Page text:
Sunday, April 11, 2004

What the World Needs Now Is DDT

I never thought I'd see the day, but the New York Times appears to have ditched its automatic genuflection before the idols of the environmental movement to make room for this excellent article on the tremendous harm that has been, and still is being, done by environmental activists to efforts to control malaria in the Third World. The success of environmental pressure groups in extending the ban on DDT usage from the Western world, where malaria has long been banished, to the entire globe, is the single best illustration of why I am so distrustful of such groups, and so scornful of their agenda.

The year 2000 was a time of plague for the South African town of Ndumo, on the border of Mozambique. That March, while the world was focused on AIDS, more than 7,000 people came to the local health clinic with malaria. The South African Defense Force was called in, and soldiers set up tents outside the clinic to treat the sick. At the district hospital 30 miles away in Mosvold, the wards filled with patients suffering with the headache, weakness and fever of malaria -- 2,303 patients that month. ''I thought we were going to get buried in malaria,'' said Hervey Vaughan Williams, the hospital's medical manager.

Today, malaria has all but vanished in Ndumo. In March 2003, the clinic treated nine malaria cases; Mosvold Hospital, only three.

As malaria surges once again in Africa, victories are few. But South Africa is beating the disease with a simple remedy: spraying the inside walls of houses in affected regions once a year. Several insecticides can be used, but South Africa has chosen the most effective one. It lasts twice as long as the alternatives. It repels mosquitoes in addition to killing them, which delays the onset of pesticide-resistance. It costs a quarter as much as the next cheapest insecticide. It is DDT.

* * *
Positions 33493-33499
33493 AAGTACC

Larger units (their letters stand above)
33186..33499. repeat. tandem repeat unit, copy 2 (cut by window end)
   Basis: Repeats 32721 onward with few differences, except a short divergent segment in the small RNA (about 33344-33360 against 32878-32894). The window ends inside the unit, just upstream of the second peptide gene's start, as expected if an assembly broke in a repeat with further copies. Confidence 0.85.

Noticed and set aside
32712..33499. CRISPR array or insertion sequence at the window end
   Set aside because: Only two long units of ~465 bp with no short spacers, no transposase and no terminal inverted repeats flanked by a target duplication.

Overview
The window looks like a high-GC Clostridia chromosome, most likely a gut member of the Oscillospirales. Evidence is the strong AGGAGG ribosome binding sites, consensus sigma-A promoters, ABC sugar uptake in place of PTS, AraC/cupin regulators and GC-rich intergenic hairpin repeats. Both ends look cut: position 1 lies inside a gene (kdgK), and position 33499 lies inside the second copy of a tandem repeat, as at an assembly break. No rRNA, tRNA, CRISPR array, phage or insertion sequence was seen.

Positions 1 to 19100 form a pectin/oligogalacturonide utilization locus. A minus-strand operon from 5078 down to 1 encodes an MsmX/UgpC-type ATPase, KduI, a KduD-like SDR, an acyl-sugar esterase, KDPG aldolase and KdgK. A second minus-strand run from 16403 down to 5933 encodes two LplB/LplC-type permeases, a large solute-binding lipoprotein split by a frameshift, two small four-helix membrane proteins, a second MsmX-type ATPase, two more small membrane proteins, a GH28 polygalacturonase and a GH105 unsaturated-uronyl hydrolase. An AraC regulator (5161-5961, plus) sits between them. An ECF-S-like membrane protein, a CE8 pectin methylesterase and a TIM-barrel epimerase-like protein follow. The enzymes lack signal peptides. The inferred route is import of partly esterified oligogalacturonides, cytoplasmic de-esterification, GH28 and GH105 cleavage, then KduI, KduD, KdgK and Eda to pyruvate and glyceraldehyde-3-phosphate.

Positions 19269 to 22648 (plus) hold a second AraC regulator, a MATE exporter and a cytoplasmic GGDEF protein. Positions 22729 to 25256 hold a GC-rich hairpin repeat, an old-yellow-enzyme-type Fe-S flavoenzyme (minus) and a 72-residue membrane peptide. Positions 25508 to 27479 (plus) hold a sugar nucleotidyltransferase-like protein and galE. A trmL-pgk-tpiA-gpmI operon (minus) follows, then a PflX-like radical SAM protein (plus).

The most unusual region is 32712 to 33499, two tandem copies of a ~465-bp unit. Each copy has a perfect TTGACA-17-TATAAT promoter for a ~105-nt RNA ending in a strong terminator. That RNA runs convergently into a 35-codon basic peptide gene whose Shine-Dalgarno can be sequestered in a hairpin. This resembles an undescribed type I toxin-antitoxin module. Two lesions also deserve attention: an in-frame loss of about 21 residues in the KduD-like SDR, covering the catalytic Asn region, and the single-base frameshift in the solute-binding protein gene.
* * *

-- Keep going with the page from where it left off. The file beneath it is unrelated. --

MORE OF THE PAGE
KwaZulu-Natal, the province of South Africa where Ndumo and Mosvold are located, sprayed with DDT until 1996, then stopped, in part under pressure from other nations, and switched to another insecticide. But mosquitoes proved to be resistant to the new insecticide, and malaria cases soared. Since DDT was brought back in 2000, malaria is once again under control. To South Africans, DDT is their best defense against a killer disease.

To Americans, DDT is simply a killer. Ask Americans over 40 to name the most dangerous chemical they know, and chances are that they will say DDT. Dichloro-diphenyl-trichloroethane was banned in the United States in 1972. The chemical was once sprayed in huge quantities over cities and fields of cotton and other crops. Its persistence in the ecosystem, where it builds up to kill birds and fish, has become a symbol of the dangers of playing God with nature, an icon of human arrogance. Countries throughout the world have signed a treaty promising to phase out its use.